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Functional safety features in modern MCUs

Posted: 04 Apr 2012 ?? ?Print Version ?Bookmark and Share

Keywords:Functional safety? automotive SoCs? enhanced direct memory access?

Safety measures are increasingly implemented in today's automotive world in order to minimize the hazards in case of system malfunctions. Automobiles nowadays run various safety critical applications like ABS, electronic power steering, air bag sensors, radar sensing, and other chassis related applications. All these safety critical automotive operations need compliance with ISO 26262 (ASILx) and IEC 61508 (SILx) standards as their safe operation is directly linked to human and social safety.

This article discusses the key functional safety features present in modern semiconductor devices, allowing customers to run safety relevant tasks in their applications.

Functional safety requirements
Functional safety is related to minimizing the hazards resulting from a faulty system. The faults in a system may occur because of hardware/software errors, permanent/transient errors, or because of random/systematic errors. The following are the possible reactions when an error occurs:

???Fail-dangerous: Possibly causes a hazard in the case of a failure
???Fail-inconsistent: Provided results will be noticeably inconsistent in the case of a failure
???Fail-stop: Completely stops itself in the case of a failure
???Fail-safe: Returns to or stays in a safe state in the case of a failure
???Fail-operational: Continues to work correctly in the case of a failure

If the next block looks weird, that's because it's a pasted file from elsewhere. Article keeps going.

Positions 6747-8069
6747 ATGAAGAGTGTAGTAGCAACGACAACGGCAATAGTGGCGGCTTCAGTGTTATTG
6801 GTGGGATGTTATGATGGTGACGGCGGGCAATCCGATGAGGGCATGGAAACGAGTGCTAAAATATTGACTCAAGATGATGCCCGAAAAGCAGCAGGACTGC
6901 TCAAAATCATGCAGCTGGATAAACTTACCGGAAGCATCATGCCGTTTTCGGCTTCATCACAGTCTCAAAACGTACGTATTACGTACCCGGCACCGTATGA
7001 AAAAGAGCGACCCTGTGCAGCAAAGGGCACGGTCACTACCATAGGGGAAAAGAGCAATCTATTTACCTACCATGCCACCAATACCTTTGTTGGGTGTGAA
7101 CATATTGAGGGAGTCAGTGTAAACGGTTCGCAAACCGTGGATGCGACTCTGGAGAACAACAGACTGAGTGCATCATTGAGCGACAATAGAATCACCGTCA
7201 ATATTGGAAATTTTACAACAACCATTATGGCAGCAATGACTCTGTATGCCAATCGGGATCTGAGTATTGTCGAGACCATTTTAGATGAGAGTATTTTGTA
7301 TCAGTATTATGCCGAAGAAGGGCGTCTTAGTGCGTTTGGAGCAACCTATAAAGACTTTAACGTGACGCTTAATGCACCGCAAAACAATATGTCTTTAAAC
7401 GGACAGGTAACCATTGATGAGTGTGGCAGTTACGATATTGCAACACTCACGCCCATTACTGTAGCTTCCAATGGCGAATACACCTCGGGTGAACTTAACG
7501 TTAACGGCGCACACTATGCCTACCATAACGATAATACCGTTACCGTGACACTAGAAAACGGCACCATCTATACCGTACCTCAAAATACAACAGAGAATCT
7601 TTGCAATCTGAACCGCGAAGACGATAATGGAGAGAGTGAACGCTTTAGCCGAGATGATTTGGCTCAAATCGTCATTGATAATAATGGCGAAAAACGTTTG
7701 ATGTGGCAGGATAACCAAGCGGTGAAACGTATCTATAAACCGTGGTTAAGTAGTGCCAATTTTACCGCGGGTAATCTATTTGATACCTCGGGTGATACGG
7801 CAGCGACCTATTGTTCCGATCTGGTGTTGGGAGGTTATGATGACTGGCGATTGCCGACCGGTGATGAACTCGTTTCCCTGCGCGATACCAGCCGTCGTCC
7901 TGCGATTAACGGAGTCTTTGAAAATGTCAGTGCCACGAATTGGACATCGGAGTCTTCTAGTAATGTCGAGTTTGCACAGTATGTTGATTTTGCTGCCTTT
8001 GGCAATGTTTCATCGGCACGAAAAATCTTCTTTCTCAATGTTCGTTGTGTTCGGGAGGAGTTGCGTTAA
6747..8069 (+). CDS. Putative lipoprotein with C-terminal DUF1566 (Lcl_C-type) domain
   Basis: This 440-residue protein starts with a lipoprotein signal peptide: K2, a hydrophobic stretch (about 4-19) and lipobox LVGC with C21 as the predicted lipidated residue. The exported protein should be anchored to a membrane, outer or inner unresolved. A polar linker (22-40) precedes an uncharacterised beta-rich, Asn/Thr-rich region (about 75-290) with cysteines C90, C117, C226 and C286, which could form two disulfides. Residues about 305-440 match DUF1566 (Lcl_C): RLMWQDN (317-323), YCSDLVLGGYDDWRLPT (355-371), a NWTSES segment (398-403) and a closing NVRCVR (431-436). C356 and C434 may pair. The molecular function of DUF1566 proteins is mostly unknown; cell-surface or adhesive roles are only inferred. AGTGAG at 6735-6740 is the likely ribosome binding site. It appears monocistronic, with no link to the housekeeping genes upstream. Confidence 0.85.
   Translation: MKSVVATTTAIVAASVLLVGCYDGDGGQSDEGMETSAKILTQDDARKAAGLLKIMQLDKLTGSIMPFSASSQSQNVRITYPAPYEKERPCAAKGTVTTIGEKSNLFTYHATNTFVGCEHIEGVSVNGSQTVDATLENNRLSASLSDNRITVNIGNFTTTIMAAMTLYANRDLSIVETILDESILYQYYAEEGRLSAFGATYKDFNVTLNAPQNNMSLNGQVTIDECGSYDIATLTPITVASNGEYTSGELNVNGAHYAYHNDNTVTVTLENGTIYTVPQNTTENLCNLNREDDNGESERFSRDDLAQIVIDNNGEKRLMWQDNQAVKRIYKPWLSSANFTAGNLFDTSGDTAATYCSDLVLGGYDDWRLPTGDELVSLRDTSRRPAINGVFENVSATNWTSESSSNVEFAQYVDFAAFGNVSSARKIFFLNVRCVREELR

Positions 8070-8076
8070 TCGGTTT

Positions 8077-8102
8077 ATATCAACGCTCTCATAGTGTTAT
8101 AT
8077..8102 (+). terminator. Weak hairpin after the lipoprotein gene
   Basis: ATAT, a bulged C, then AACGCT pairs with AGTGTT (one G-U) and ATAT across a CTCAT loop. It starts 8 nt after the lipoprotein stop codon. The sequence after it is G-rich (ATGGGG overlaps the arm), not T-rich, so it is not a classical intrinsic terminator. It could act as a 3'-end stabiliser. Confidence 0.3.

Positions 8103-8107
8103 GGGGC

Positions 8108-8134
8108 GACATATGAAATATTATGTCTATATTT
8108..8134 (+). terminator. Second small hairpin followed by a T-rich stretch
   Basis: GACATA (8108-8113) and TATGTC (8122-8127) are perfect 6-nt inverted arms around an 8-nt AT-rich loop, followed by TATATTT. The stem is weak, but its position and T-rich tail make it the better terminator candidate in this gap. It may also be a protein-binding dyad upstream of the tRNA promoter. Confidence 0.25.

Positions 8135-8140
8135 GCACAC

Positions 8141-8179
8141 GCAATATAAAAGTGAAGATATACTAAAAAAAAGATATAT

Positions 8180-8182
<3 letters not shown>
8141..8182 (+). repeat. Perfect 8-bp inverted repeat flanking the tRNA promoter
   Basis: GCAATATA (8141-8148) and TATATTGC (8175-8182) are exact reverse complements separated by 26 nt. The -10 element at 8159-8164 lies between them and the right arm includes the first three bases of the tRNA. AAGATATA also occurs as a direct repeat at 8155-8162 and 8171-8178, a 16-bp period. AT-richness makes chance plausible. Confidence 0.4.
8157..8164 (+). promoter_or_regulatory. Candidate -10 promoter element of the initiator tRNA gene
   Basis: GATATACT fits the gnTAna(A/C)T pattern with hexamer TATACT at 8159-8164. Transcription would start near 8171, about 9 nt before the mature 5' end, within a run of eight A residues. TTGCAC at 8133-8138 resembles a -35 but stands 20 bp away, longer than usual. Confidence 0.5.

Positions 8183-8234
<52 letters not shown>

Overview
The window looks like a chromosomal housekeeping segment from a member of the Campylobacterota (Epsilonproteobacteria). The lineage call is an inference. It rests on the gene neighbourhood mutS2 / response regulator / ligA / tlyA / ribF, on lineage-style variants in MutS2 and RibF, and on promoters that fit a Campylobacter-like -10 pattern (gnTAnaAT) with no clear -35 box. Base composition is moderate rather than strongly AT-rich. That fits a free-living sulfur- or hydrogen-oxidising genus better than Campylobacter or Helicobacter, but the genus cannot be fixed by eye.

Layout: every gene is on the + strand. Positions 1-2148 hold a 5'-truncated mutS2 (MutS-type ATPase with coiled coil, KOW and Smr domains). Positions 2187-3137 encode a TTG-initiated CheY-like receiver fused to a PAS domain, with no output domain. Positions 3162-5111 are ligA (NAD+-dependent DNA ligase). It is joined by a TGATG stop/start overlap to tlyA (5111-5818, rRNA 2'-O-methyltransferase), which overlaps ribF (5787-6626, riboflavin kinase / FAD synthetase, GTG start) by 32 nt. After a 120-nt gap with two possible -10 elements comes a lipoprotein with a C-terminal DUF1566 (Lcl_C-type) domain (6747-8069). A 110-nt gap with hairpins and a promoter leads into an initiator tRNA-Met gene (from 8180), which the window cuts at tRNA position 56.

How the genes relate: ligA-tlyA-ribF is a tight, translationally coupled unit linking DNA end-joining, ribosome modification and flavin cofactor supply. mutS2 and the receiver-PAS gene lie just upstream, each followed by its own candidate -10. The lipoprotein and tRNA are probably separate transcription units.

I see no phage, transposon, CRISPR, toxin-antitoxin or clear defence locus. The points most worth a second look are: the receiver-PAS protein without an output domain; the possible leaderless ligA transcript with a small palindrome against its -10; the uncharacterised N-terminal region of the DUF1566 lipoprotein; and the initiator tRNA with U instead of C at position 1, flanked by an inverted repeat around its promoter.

???Fail-silent: Will not disturb anyone in the case of a failure
???Fail-indicate: Indicates to its environment that it has failed

The implementation of functional safety in a system typically means "mapping" the first three types of reactions above into any of the last four reactions which ensure minimal hazards results from the system failure.

The next section discusses various functional safety implementations available in system-on-chips (SoCs) that allow device operation in any of the last four reactions listed above in case of system failure.

General safety implementation
Before discussing the key modules related to functional safety, let us first briefly discuss general industry standard implementations:

1) Checker core: Ensuring safe operation of the core in an SoC is one of the prime requirements for functional safety. Generally, this is taken care of by implementing a checker core which executes the same instructions as the main core and the address and data bus from the cores are compared in a checker unit to detect operational deviations. Depending on the nature of errors, there may be a reset or maskable/non-maskable interrupts generated by the system. From a software view point, the system behaves as a single-core. (see figure 1 below for a block diagram.)

Apart from the core, other safety relevant modules like enhanced direct memory access (eDMA), interrupt controller, cache, RAM, etc. can be similarly replicated in system maintaining the physical separation on the die so that common cause faults (CCFs) do not affect the operation of both the modules similarly.

2) Safe clock mechanism: In order to keep the system independent of external clocks during safe operation, there is an implementation of safe clock in Freescale automotive SoCs. This safe clock is provided by an internal RC oscillator which is available as soon as the device comes out of reset. The availability of this clock ensures that the system has a clock to operate even if the internal PLL fails for some reason. For the same reason, all the safety critical modules should run only on the safe clock. This IRC oscillator is trimmable for maintaining the clock consistency across PVT (process, voltage, and temperature).

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